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Non-governmental organizations Workshop II Anna Grudzińska.

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1 Non-governmental organizations Workshop II Anna Grudzińska

2 Projekt : „Odpowiedź na wyzwania gospodarki opartej na wiedzy: nowy program nauczania na WSHiP”. Projekt współfinansowany ze środków Unii Europejskiej w ramach Europejskiego Funduszu Społecznego.

3 DEFINITIONS/BASIC QUESTIONS: 1. What is civil society? 2. What is „third sector”? 3. What is a non-profit organization? 4. What is a non-governmental organization? 5. Can „non-profits” be called a sector? 6. What is the relationship between: third sector, civil society and public administration? Basic conceptual models of the relationship between public administration and ngo`s Global Civil Society

4 Gellner: „[Civil] society is that set of non-governmental institutions, which is strong enough to counterbalance state, and, whilst not preventing the state from fulfilling the role of the keeper of the peace and arbitrator between major interests, can, nevertheless, prevent the state from dominating and atomising the rest of society”. (Gellner 1994) Civil Society

5 „Global”? nteractive/2011/oct/18/occupy-protests- map-world

6 For/Against GCS Network of intergovernmental organization Non-state transnational pressure groups Cross-cultural global trends in consumption Human rights regime „North Atlantic” civil society – „yes”, „global” – „no” Quantitative argument (web too small)

7 ALAN FOWLER – problems/ classifications /etc. A „collective noun” – just seen as a „set of institutions” Citizen groups driven by shared values and norms A „space” for action A historical process („in the West”) Anti-hegemonist approach Anti-state approach – stresses the autonomy of non-state institutions What is civil society?

8 From this perspective, civic agency is a value- based imperative; it is what citizens do when they apply their energy to affecting the way society functions. It is a self-directed capability for purposeful action where past experience is brought together with ideas about creating a desired new situation, assessed against the practicality and risks involved. ISS-CDC Policy Brief #1, October 2008 „civic” /2/

9 The core of civic is normative behaviour. Important civic values: are a broad understanding of inclusion, tolerance of difference and a concern for the whole of society. In the modern era, such a concern includes the environment and nature. ‘Uncivic’ behaviour would be intolerant, exclusionary and indifferent or hostile to justice in public life or shared well-being. ISS-CDC Policy Brief #1, October 2008 „civic”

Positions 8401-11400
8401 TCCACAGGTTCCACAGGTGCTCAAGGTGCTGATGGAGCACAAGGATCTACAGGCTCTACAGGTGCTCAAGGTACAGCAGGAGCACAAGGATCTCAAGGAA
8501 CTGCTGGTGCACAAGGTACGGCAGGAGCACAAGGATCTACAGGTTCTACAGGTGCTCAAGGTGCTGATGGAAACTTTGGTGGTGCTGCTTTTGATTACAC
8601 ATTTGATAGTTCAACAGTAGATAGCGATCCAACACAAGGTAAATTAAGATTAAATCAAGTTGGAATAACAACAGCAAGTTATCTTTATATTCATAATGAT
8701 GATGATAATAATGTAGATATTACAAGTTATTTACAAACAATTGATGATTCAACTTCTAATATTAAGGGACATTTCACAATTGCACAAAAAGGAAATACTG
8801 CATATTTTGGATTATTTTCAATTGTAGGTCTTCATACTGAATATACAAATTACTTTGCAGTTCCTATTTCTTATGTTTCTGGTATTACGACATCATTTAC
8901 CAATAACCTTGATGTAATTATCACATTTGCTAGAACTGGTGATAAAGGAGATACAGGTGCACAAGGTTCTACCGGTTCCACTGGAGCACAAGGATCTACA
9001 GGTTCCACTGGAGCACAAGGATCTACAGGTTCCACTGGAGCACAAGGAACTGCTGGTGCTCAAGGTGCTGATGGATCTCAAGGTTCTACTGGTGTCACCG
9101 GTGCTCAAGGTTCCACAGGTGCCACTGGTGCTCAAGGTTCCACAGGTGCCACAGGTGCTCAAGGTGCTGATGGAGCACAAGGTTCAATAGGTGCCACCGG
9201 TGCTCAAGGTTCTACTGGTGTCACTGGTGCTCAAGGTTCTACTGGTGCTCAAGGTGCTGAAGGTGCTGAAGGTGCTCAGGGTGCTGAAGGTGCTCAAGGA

10 Values Mission Results NGO?

11 Different from Privte sector: do not exist to generate profit Different from Government 1.Values and Mission (purpose, funtion) 2.Legal form (formal or to some extend institutionalized) 3.Source of Income (support by members, service provison, etc.) 4. Structure 5. Voluntary participation („to some degree”) Identity of NGOs

12 Third sector Charitable sector Independent sector Voluntary sector Tax-exempt sector NGO Social economy Nonprofit sector What kind of „sector”?

13 For What and For Whom? -The service role -The innvation role -The advocacy role -Leadership role -Democratization role Salamon, Hems, Chinnock

14 Organizational autonomy (maintaining two different identities – self-interest & collective interest) A. self-interest – achieving individual organizations mission/maintaining identity B. collective interest – achieving joint goals and accountability Mutuality (each partner has resources that other needs) A. contribution to their shared aims B. „Complementary” or Shared Values C. „Need to acquire resources from other organization that they do not have, but are critical for their continuing functioning (Chen, Graddy, 2005)” Norms of trust & reciprocity PARTNERSHIP?

15 Norms of trust & reciprocity „It is very energy intensive. You have to be willing to invest inordinate amounts of time at low productivity to establish relationships and trust building. Organizations dont initialyy start with a cost-benefit analysis. They start with a kind of idealism. Then, as they start to accomplish things, they realize they`re going to have to pay a cost. When organizations are willing to make the cost that is when you have moved to collaboration (Thomas, 2001)”. „ When personal relationships supplement, formal organizational role relationships, psychological contracts substitute for legal contracts, and formal organizational relationships may be sustained over time (Ring and Van de Ven, 1994)”. PARTNERSHIP ?